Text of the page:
rm /etc/nginx/sites-enabled/default
ln -s /etc/nginx/sites-available/mydomain.conf /etc/nginx/sites-enabled/mydomain.conf

And reload Nginx:

sudo systemctl reload nginx

Certbot

Install the package:

sudo apt-get install software-properties-common
sudo add-apt-repository ppa:certbot/certbot
sudo apt-get update
sudo apt-get install certbot

Note: there is also a letsencrypt package in APT, but it's a much older version of the client.


Get the certificate

Request the certificate (don't forget to replace with your own email address):

certbot certonly --webroot --agree-tos --no-eff-email --email YOUR@EMAIL.COM -w /var/www/letsencrypt -d www.domain.com -d domain.com

It will save the files in /etc/letsencrypt/live/www.mydomain.com/.

Note: The flag --no-eff-email opts out of signing up for the EFF mailing list, remove the flag if you'd like to signup.


Nginx virtual hosts (HTTPS-only)

Now that you have a certificate for the domain, switch to HTTPS by editing the file /etc/nginx/sites-available/mydomain.conf and replacing contents with:

## http://mydomain.com redirects to https://mydomain.com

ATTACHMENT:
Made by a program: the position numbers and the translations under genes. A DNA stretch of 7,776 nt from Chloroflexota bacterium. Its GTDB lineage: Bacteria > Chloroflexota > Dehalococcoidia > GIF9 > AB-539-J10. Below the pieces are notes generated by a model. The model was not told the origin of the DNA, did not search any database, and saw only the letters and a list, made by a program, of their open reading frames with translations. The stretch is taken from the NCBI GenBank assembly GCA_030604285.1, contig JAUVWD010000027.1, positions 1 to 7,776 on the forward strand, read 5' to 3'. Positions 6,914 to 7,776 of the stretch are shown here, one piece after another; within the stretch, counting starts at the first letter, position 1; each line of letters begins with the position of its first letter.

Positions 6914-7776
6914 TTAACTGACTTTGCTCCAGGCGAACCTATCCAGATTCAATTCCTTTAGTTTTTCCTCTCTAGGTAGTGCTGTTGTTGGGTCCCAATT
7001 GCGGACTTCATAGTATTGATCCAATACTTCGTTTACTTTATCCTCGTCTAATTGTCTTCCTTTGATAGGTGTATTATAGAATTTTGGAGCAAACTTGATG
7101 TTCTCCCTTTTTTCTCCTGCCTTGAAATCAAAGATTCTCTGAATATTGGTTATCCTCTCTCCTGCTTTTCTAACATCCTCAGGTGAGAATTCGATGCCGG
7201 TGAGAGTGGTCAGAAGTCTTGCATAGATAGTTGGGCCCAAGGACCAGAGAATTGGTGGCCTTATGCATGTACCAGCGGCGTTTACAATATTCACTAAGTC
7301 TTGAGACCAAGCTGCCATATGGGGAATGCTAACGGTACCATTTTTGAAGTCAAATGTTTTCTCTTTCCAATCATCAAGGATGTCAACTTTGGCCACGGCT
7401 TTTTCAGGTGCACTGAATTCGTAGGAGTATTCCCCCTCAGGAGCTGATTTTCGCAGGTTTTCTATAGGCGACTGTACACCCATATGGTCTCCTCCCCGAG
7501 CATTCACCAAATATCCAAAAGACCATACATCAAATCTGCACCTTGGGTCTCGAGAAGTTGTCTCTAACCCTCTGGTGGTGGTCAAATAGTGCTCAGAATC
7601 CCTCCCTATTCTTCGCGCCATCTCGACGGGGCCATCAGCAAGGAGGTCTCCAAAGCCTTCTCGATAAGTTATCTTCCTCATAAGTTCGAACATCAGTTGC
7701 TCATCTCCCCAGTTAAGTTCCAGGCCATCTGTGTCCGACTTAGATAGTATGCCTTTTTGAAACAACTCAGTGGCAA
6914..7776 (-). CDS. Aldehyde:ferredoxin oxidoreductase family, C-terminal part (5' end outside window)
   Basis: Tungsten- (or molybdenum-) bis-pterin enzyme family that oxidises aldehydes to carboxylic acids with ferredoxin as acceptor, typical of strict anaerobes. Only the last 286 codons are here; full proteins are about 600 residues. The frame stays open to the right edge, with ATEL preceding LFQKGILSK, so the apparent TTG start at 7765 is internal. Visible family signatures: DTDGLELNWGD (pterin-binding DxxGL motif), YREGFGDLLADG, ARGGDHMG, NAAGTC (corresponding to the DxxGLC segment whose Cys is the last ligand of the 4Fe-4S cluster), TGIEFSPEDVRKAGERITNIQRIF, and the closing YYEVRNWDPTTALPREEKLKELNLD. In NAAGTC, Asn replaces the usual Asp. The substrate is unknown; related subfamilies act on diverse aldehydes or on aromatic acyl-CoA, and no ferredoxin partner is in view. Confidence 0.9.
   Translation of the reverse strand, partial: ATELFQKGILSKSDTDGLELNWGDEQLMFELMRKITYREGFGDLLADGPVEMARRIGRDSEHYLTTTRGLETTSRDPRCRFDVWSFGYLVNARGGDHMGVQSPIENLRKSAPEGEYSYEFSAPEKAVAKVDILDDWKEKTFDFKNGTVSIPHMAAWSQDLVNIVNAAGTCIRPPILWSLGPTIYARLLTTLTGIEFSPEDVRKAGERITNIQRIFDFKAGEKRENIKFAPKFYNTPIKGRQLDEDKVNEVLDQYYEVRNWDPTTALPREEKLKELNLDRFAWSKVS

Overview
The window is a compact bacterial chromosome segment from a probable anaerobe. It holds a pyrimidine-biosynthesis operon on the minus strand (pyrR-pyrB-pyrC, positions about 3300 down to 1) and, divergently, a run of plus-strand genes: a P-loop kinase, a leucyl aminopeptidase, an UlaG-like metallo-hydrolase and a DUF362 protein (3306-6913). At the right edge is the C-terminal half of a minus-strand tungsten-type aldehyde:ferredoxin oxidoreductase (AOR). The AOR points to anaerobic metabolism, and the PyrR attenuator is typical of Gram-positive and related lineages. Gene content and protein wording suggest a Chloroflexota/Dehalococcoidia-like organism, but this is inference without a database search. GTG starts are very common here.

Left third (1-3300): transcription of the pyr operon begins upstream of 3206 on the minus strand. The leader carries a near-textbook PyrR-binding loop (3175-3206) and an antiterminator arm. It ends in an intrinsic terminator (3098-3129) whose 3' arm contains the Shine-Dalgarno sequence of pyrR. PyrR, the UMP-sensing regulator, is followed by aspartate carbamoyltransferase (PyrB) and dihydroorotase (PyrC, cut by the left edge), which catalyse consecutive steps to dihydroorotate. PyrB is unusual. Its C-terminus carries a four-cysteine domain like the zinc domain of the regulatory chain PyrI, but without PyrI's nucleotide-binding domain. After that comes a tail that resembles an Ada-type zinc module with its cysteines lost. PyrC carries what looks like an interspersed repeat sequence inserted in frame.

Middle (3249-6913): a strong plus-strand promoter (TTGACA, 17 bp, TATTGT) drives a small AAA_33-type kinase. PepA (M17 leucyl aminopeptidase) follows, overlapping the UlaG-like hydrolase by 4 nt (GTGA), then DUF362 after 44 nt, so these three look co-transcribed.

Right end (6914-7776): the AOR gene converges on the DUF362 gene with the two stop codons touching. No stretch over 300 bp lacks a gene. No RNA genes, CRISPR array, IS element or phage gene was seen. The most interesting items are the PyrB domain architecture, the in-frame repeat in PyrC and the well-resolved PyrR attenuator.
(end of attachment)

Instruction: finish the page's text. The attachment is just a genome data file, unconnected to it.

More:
server {
	listen 80;
	listen [::]:80;
	server_name mydomain.com;

	include /etc/nginx/snippets/letsencrypt.conf;

	location / {
		return 301 https://mydomain.com$request_uri;
	}
}

## http://www.mydomain.com redirects to https://www.mydomain.com
server {
	listen 80 default_server;
	listen [::]:80 default_server ipv6only=on;
	server_name www.mydomain.com;

	include /etc/nginx/snippets/letsencrypt.conf;

	location / {
		return 301 https://www.mydomain.com$request_uri;
	}
}

## https://mydomain.com redirects to https://www.mydomain.com
server {
	listen 443 ssl http2;
	listen [::]:443 ssl http2;
	server_name mydomain.com;

	ssl_certificate /etc/letsencrypt/live/www.mydomain.com/fullchain.pem;
	ssl_certificate_key /etc/letsencrypt/live/www.mydomain.com/privkey.pem;
	ssl_trusted_certificate /etc/letsencrypt/live/www.mydomain.com/fullchain.pem;
	include /etc/nginx/snippets/ssl.conf;

	location / {